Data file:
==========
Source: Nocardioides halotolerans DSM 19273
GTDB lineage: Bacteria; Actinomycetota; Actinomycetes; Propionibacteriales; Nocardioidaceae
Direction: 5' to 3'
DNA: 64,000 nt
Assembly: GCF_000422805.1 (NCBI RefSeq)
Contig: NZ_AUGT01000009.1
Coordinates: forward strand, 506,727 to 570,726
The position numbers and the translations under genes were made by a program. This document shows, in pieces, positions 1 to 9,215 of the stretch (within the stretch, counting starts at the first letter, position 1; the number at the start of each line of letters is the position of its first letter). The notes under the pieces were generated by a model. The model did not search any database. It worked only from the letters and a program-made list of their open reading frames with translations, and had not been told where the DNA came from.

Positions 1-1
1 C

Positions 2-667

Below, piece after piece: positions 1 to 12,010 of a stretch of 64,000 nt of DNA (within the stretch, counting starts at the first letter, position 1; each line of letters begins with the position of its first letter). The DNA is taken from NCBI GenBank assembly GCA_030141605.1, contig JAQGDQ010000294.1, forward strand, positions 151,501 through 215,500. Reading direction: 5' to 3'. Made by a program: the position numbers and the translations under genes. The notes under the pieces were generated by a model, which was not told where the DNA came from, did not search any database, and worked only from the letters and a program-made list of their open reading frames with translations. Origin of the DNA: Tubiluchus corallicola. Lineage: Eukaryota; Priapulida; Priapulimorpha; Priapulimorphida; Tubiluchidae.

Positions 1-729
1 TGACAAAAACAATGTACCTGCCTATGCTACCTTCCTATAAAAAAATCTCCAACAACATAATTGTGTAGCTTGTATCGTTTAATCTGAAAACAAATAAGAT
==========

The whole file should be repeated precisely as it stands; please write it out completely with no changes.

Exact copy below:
Source: Nocardioides halotolerans DSM 19273
GTDB lineage: Bacteria; Actinomycetota; Actinomycetes; Propionibacteriales; Nocardioidaceae
Direction: 5' to 3'
DNA: 64,000 nt
Assembly: GCF_000422805.1 (NCBI RefSeq)
Contig: NZ_AUGT01000009.1
Coordinates: forward strand, 506,727 to 570,726
The position numbers and the translations under genes were made by a program. This document shows, in pieces, positions 1 to 9,215 of the stretch (within the stretch, counting starts at the first letter, position 1; the number at the start of each line of letters is the position of its first letter). The notes under the pieces were generated by a model. The model did not search any database. It worked only from the letters and a program-made list of their open reading frames with translations, and had not been told where the DNA came from.

Positions 1-1
1 C

Positions 2-667

Below, piece after piece: positions 1 to 12,010 of a stretch of 64,000 nt of DNA (within the stretch, counting starts at the first letter, position 1; each line of letters begins with the position of its first letter). The DNA is taken from NCBI GenBank assembly GCA_030141605.1, contig JAQGDQ010000294.1, forward strand, positions 151,501 through 215,500. Reading direction: 5' to 3'. Made by a program: the position numbers and the translations under genes. The notes under the pieces were generated by a model, which was not told where the DNA came from, did not search any database, and worked only from the letters and a program-made list of their open reading frames with translations. Origin of the DNA: Tubiluchus corallicola. Lineage: Eukaryota; Priapulida; Priapulimorpha; Priapulimorphida; Tubiluchidae.

Positions 1-729
1 TGACAAAAACAATGTACCTGCCTATGCTACCTTCCTATAAAAAAATCTCCAACAACATAATTGTGTAGCTTGTATCGTTTAATCTGAAAACAAATAAGAT